bulldog in the sun

As summer is fast approaching, we thought it was the ideal time to provide you with some summer dog safety tips and how best to care for your pets throughout the hot weather.

Dog Safety Tips – About Your Dog

Dogs love the summer just as much as their owners do, but they cannot protect themselves as efficiently as we can. Dogs can produce sweat, but not in the same way that humans do, and so they find it much harder to keep cool during the summer. The primary way dogs manage to cool themselves down is through panting. However, when there is only warm air available, your dog will struggle to stay cool.


It is so important to remember never to leave your dog in the car in the warm weather, regardless of whether the windows are open or not. Even if you think you won’t be gone for long, you can always get caught out of time. Temperatures inside a car can rise approximately 20 degrees within just 10 minutes. Even if you think it is cool enough, the temperature inside your car can rise incredibly quickly, and it’s not worth the risk.

If it is necessary to take your dog in the car on a hot day, then remember to pack water and a water bowl and take your dog with you when you leave the car. If you notice a dog left in a car on a scorching day, then do not be afraid to call the police who will inform the RSPCA if animal welfare assistance is required.


Like humans, dogs are just as susceptible to danger from the sun’s rays, especially those dogs with light coloured on thin coats. Skin cancer is the most common form of cancer in dogs, and even though fur will provide some protection from the sun, you should be applying suncream to your dog every 3 – 4 hours to the most delicate areas.

A sunburnt dog can suffer from inflamed, irritated and painful skin which can lead to flaky skin and hair loss. To protect your dog, invest in a sunscreen designed specifically for canine use. You should, however, avoid any suncream that contains para-aminobenzoic acid (also known as PABA) which is toxic to dogs if ingested. Look for a fragrance-free suncream with UVA and UVB protection.

When applying the suncream, pay particular attention to most delicate areas of skin, for example, your dog’s ears, nose, mouth and back.

Dog drinking water


Other than panting and drinking water, your dog has no other way to cool themselves down. In order to prevent dehydration, your dog will want to drink more water so make sure to provide them with constant access to cool water. Feeding your dog wet food rather than dry biscuits is also a good way to help increase their fluid intake.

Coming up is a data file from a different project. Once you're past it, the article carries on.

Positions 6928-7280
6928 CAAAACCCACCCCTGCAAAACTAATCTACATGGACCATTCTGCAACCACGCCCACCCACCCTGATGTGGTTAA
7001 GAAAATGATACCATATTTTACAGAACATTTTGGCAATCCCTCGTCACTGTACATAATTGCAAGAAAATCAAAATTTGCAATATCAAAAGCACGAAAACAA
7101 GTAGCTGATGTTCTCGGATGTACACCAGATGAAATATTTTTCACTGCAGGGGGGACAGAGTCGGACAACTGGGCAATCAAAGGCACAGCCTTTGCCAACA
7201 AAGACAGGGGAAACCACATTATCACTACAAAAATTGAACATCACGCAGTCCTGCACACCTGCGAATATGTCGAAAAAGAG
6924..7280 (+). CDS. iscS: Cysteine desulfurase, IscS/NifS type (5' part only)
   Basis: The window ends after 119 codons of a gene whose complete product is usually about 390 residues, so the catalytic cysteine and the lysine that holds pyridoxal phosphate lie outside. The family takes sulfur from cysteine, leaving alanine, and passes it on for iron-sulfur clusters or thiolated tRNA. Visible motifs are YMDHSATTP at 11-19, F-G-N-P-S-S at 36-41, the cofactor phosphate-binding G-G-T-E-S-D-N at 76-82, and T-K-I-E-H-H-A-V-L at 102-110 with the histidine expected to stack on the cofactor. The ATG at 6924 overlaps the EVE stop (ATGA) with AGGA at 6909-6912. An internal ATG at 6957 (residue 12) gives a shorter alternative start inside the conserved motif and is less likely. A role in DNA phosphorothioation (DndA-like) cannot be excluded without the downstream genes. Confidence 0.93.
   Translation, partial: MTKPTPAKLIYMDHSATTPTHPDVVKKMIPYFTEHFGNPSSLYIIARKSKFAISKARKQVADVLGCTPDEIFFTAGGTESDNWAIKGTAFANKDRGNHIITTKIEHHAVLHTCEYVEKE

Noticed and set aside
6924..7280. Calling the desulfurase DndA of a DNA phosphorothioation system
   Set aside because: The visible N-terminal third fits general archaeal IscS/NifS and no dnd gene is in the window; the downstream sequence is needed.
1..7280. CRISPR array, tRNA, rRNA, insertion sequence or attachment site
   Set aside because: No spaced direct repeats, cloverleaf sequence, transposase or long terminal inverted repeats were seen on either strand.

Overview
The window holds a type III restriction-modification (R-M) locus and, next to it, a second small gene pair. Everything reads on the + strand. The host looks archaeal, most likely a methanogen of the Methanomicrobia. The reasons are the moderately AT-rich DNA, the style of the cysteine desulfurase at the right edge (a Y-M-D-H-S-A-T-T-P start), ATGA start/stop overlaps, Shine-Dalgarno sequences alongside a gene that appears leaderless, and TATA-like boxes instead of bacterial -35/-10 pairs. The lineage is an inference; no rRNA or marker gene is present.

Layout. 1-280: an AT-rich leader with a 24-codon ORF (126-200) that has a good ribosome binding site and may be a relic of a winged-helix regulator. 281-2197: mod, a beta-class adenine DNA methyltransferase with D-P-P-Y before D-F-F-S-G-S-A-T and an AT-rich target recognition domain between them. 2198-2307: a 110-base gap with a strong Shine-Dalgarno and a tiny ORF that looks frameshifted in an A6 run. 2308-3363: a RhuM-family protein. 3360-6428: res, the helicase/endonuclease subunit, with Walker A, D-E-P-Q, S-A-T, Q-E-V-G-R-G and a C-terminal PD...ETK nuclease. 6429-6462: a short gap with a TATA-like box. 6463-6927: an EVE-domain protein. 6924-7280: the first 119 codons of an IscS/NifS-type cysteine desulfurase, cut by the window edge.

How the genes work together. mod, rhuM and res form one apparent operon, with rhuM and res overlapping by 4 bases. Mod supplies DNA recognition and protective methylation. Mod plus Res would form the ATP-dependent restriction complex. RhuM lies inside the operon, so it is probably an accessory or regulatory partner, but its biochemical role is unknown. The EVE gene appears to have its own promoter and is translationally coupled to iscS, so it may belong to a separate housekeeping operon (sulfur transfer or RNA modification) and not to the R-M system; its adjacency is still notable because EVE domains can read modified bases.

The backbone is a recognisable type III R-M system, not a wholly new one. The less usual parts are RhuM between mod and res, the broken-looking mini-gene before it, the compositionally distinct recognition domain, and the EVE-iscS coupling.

Make sure to encourage your dog to stay in the shade because exerting themselves in the heat is more likely to make them dehydrated. If dogs lie in direct sunlight, they are much more likely to overheat and cause themselves heatstroke. If you think your dog has spent too much time in the sun, then look out for excessive panting, drooling, distress, excess saliva, a body temperature higher than 40 degrees and bright red gums. These are all signs and symptoms of heatstroke.


Because of their lack of shoes, dogs are particularly susceptible to burns from surfaces. Make sure to test the surface you’re about to walk on with the 5-second rule. Place the back of your hand on the pavement for 5 seconds, and if you are unable to hold it there for that long, then it is too hot for your dog to walk on. Where possible, make sure to walk on the grass or equip your dog with boots.

You will notice your dog start to limp, refuse to walk or start to lick and chew their feet if they have received a burn. Make sure to also look out for blisters, redness or missing parts of their paw pad. You can soothe their burns by placing cold compressions or ice packs on the affected paws. Keep their paws clean and take them to the vets as soon as possible. Paws are a difficult part of a dog’s body to heal, and they may require special bandaging dressed by a nurse.


During the summer, hookworms and heartworms are much more prevalent and can infect your pet through the pads of their feet. To help prevent parasites, ask your vet for a prescription for dog wormer tablets. Hookworms are tiny, blood-sucking parasites. Due to the number of nutrients they strip from a dog, they can be fatal in young dogs especially. Hookworms are not common in the UK, but they are present in Europe.

Heartworms, on the other hand, are thin worms that can grow up to 12 inches long and that live inside a dog’s heart. If untreated, they can lead to congestive heart failure. For fleas, ticks and mosquitos, ask your vet for a pet-friendly insect repellent. K9 Advantix II®, which can be prescribed for by your vet, repels mosquitoes, fleas, ticks, and flies for up to 30 days. This is a necessary investment for your dog as the summer weather approaches.

Dog and boy in the sun


Being a dog owner, you should already know that alcohol is extremely toxic to a dog. And with summer being BBQ and outdoor party season, it is vital you keep alcoholic beverages away from your pets. It is also essential to make sure other fluids that your dog may be tempted by, due to the heat, are out of reach. Fluids in your garage, such as anti-freeze, are especially fatal for your dog if ingested. It is vital to always keep all toxic liquids out of sight and reach of your dogs.


Overall, here are the most important ways to keep your dog safe and protected this summer. If you are an existing dog owner, new dog owner or looking for dogs or puppies for sale, make sure to read and understand this guide to safeguard your dog’s health and happiness throughout the year.

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